Diwali Celebrations in Different Regions of India

Diwali Celebrations

Diwali is one of the most significant festivals in India. It is celebrated across the nation with much fanfare and enthusiasm.

Diwali is one of the most auspicious festivals and celebrated by the Hindu community with great pomp and gaiety. Though fireworks, sweets, decorating the house, and exchanging gifts and wishes among family and friends define Diwali; however, the forms of celebration vary from one state and region to the other.

North India

Happy Diwali
Diwali in North India

In North India, Diwali is celebrated to welcome the homecoming of Lord Rama. Lord Rama was the prince of Ayodhya who was exiled for a period of 14 years. During the end of his exile, Rama’s wife Sita was abducted by Lanka’s demon king Ravana. After defeating and killing Ravana and freeing his wife, Rama returned to Ayodhya with Sita and brother Lakshman. People of Ayodhya celebrated the return of Rama by lighting the town with diyas and bursting firecrackers. The tradition has continued in the North Indian states till the present time. The Diwali celebrations begin days in advance with people buying sweets, firecrackers, decoration items and other products for Diwali. Shops begin to wear a festive look a few days before Diwali. On Diwali, shopkeepers keep their shops open into the afternoon with the intention that good sales on that day would lead to a year of all round prosperity. People on the day exchange sweets, burst firecrackers and decorate their homes. In the evening, people worship Lord Ganesha and Goddess Lakshmi for wealth and prosperity.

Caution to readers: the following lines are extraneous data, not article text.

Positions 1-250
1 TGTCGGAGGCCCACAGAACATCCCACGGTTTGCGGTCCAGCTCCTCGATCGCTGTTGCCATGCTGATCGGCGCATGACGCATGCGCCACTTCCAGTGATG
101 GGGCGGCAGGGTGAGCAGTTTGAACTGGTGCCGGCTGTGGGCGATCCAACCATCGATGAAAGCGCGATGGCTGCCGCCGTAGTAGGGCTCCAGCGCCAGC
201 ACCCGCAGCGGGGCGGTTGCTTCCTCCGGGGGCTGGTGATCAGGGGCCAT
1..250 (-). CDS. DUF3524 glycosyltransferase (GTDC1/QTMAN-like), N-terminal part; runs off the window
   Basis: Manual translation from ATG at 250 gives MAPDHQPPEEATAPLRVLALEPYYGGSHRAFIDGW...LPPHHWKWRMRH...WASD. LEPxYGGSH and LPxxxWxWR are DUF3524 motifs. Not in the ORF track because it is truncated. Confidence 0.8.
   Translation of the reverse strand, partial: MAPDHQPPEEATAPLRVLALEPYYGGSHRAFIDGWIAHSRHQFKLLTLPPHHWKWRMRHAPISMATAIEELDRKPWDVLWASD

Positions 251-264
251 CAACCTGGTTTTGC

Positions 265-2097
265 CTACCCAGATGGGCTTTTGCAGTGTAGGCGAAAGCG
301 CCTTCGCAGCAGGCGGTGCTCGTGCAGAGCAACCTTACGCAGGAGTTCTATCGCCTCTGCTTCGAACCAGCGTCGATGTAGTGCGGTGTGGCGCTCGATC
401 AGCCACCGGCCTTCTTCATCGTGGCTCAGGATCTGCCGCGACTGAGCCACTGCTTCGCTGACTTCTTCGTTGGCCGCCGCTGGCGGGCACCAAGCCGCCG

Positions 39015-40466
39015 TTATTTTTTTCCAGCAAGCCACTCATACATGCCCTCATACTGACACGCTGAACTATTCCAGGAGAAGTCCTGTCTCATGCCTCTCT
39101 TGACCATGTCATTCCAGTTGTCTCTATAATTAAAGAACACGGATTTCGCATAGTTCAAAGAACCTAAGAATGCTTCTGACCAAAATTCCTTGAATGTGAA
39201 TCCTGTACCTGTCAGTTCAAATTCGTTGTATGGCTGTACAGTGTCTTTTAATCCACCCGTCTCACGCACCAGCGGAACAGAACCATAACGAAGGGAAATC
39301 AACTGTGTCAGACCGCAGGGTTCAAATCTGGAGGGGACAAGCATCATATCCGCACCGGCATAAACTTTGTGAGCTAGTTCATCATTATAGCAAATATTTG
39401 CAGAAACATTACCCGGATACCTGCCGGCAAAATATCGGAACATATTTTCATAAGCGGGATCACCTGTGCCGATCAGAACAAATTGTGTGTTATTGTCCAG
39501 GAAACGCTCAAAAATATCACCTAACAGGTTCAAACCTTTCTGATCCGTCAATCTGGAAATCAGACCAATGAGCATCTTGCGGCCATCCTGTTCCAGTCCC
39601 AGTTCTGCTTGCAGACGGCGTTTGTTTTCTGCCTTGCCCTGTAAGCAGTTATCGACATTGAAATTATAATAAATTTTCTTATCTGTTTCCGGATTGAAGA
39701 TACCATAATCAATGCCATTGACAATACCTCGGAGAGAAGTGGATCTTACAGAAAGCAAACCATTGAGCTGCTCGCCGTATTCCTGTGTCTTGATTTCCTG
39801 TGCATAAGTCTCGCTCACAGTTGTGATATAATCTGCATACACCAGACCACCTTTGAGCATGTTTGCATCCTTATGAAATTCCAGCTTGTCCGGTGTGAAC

Eastern India
West Bengal and Assam

Maa Kaali puja
Diwali in Eastern India

In West Bengal people worship Goddess Lakshmi five days after Dussehra and not on Diwali. On Diwali night Goddess Kali is worshiped. People decorate their houses with Diyas which are also placed at the doorstep. Kali puja is the second biggest festival in the state and involves feasting, bursting firecrackers, family gatherings etc. One thing that sets Bengal apart from other states is the lighting of diyas on long poles so that one’s ancestors can easily find the way to heaven. In Assam, apart from the usual celebrations, people decorate their doorways with flower garlands that are made with mango leaves and marigolds. People also decorate their doorways with rangoli to welcome guests to their homes. Here people perform chopda pujan, which is mainly the veneration of their business books.

Western India

Diwali Celebrations in Different Regions of India
Diwali in Western India

Here Diwali is an elaborate affair and the celebrations begin days in advance.


Rangoli Decoration
Diwali Celebrations in Gujarat


Diwali Celebration in Gujarat
First Day: Dhanteras, Dhan Teyras
Second Day: Kali Choudas
Third Day: Chopda Pujan, Deva Divali, Badhausar
Fourth Day: Bestavarsh, Gudi Padava, Muharat Pujan
Fifth Day: Bhaubeej, Bhathru Dwithiya